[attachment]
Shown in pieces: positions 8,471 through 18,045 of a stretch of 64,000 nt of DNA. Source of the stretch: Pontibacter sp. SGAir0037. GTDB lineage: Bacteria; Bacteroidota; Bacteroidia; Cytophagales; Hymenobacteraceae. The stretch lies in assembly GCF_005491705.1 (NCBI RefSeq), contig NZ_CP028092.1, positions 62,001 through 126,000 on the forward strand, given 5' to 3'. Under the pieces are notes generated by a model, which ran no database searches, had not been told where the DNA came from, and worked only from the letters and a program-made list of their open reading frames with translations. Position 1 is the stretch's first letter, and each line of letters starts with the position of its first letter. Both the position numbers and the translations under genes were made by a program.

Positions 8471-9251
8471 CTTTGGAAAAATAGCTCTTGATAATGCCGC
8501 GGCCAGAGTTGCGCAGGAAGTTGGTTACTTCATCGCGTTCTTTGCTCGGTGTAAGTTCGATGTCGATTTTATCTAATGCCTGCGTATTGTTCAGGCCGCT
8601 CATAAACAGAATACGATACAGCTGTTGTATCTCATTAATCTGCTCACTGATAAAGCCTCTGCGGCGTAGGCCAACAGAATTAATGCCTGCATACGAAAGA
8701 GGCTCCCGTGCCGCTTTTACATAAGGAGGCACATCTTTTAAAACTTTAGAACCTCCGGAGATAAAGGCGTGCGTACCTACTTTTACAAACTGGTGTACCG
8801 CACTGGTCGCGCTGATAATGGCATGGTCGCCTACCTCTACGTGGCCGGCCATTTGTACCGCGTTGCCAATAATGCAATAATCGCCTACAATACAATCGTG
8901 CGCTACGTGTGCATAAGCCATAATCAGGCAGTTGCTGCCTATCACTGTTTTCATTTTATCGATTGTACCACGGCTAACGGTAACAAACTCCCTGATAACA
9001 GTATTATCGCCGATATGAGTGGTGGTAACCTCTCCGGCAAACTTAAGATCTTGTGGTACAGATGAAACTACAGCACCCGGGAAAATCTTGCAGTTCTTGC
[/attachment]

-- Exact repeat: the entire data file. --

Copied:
Shown in pieces: positions 8,471 through 18,045 of a stretch of 64,000 nt of DNA. Source of the stretch: Pontibacter sp. SGAir0037. GTDB lineage: Bacteria; Bacteroidota; Bacteroidia; Cytophagales; Hymenobacteraceae. The stretch lies in assembly GCF_005491705.1 (NCBI RefSeq), contig NZ_CP028092.1, positions 62,001 through 126,000 on the forward strand, given 5' to 3'. Under the pieces are notes generated by a model, which ran no database searches, had not been told where the DNA came from, and worked only from the letters and a program-made list of their open reading frames with translations. Position 1 is the stretch's first letter, and each line of letters starts with the position of its first letter. Both the position numbers and the translations under genes were made by a program.

Positions 8471-9251
8471 CTTTGGAAAAATAGCTCTTGATAATGCCGC
8501 GGCCAGAGTTGCGCAGGAAGTTGGTTACTTCATCGCGTTCTTTGCTCGGTGTAAGTTCGATGTCGATTTTATCTAATGCCTGCGTATTGTTCAGGCCGCT
8601 CATAAACAGAATACGATACAGCTGTTGTATCTCATTAATCTGCTCACTGATAAAGCCTCTGCGGCGTAGGCCAACAGAATTAATGCCTGCATACGAAAGA
8701 GGCTCCCGTGCCGCTTTTACATAAGGAGGCACATCTTTTAAAACTTTAGAACCTCCGGAGATAAAGGCGTGCGTACCTACTTTTACAAACTGGTGTACCG
8801 CACTGGTCGCGCTGATAATGGCATGGTCGCCTACCTCTACGTGGCCGGCCATTTGTACCGCGTTGCCAATAATGCAATAATCGCCTACAATACAATCGTG
8901 CGCTACGTGTGCATAAGCCATAATCAGGCAGTTGCTGCCTATCACTGTTTTCATTTTATCGATTGTACCACGGCTAACGGTAACAAACTCCCTGATAACA
9001 GTATTATCGCCGATATGAGTGGTGGTAACCTCTCCGGCAAACTTAAGATCTTGTGGTACAGATGAAACTACAGCACCCGGGAAAATCTTGCAGTTCTTGC